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I'm creating a C# framework in which (nearly) all of my classes will be based off of a single, abstract base class. This base class contains some privately-set properties, one of which being the boolean Garbage.

In XNA's draw loop, I don't want any child classes to execute the code in their respective Draw() methods if the base class's Garbage property is set to true. I tried doing this with the following implementation:

Abstract base class:

public virtual void Draw(GameTime GameTime, SpriteBatch SpriteBatch)
{
    if (Garbage) return;
}

Inherited class:

public void Draw(GameTime GameTime, SpriteBatch SpriteBatch, Color OverlayColor, float Scale)
{
    base.Draw(GameTime, SpriteBatch);

    //Other code here...
}    

Because the base class's Draw method is being called before the actual code in my child class, it hits that return statement, which I would want to follow through into my child class's Draw() call. However, this isn't happening.

Is there any way to achieve the effect I want, without adding that "if (Garbage) return;" restriction to the top of every inherited class's Draw() method?

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That isn't really how inheritance works. I suggest you try some other way to do this. Perhaps you can use the same method but with default parameters? –  Oskar Kjellin Jan 18 '12 at 19:48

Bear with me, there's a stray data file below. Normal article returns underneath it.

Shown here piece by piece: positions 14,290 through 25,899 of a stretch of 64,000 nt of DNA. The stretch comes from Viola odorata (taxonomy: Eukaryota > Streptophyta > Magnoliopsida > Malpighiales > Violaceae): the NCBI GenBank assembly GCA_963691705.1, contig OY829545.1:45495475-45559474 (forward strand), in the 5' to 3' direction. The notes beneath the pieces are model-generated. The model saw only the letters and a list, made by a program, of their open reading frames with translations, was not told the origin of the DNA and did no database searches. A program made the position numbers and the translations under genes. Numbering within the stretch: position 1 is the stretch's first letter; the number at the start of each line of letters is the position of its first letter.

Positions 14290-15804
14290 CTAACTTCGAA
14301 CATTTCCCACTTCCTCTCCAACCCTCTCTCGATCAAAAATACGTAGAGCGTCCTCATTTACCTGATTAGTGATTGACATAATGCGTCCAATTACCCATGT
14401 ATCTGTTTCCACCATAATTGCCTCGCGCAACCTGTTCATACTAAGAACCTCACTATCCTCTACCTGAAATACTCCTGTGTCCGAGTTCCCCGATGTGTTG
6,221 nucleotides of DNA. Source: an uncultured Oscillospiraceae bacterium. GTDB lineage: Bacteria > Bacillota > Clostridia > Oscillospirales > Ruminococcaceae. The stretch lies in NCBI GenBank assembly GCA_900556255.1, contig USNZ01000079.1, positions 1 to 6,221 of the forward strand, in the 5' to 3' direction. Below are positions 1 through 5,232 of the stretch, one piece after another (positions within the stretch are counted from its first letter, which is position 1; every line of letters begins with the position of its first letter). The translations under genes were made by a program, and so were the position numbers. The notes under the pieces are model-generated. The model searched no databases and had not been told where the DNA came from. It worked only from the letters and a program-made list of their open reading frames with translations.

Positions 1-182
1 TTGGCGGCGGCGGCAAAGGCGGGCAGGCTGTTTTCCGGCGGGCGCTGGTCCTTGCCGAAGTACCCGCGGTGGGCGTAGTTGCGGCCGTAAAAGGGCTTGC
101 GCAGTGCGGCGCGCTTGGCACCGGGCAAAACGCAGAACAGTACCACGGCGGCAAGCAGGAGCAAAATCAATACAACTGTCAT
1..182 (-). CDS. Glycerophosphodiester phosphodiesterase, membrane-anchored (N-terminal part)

Did you forget to define the method as an override in the inherited class or is that just a typo? –  Christopher Currens - MSFT Jan 18 '12 at 19:53
    
@ChristopherCurrens Not the same parameters, can't override –  Oskar Kjellin Jan 18 '12 at 19:54
    
@OskarKjellin - Yup, sure can't! That's what you get when you only look at the method names :D –  Christopher Currens - MSFT Jan 18 '12 at 20:57

6 Answers 6

up vote 5 down vote accepted

One thing that you might consider is to have two methods. You could have your Draw method on the abstract base, which is not overridden, and then define an abstract protected method called PerformDraw() that your inheritors override.

Abstract base draw looks like:

public void Draw(GameTime GameTime, SpriteBatch SpriteBatch)
{
    if (!Garbage) PerformDraw(GameTime, SpriteBatch);
}

This lets you override the draw behavior but forces all inheritors to use the "garbage" check.

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This would work, except it seems each derived Draw() has different set of parameters. –  svick Jan 18 '12 at 19:57
    
Yeah, that's a good point. I wasn't sure what to make of the overloading since the post seemed to suggest an inheritance relationship with that method. So, I'm just offering kind of a broad pattern here. –  Erik Dietrich Jan 18 '12 at 20:01
    
Thanks for this trick @Erik. It's unfortunate that I have to add a new method PerformDraw to each of my child classes, but it works quite nicely anyway. In regards to the different parameters, I was actually overriding the base class's Draw(GameTime, SpriteBatch) method with a method in the child class with the same parameters. This overriden method in the child class called the base class's method via a base.Draw(GameTime, SpriteBatch) call, followed by a call to an overloaded method (which was the one that I originally posted mistakingly) Draw(GameTime, SpriteBatch, Color, float). –  William Thomas Jan 18 '12 at 22:53

No there's no way through inheritance / polymorphism to achieve what you want. What I would suggest is having an Entity Manager that contains all your objects looking to draw, and can foreach through each saying something to the effect of:

foreach (IEntity entity in _entities)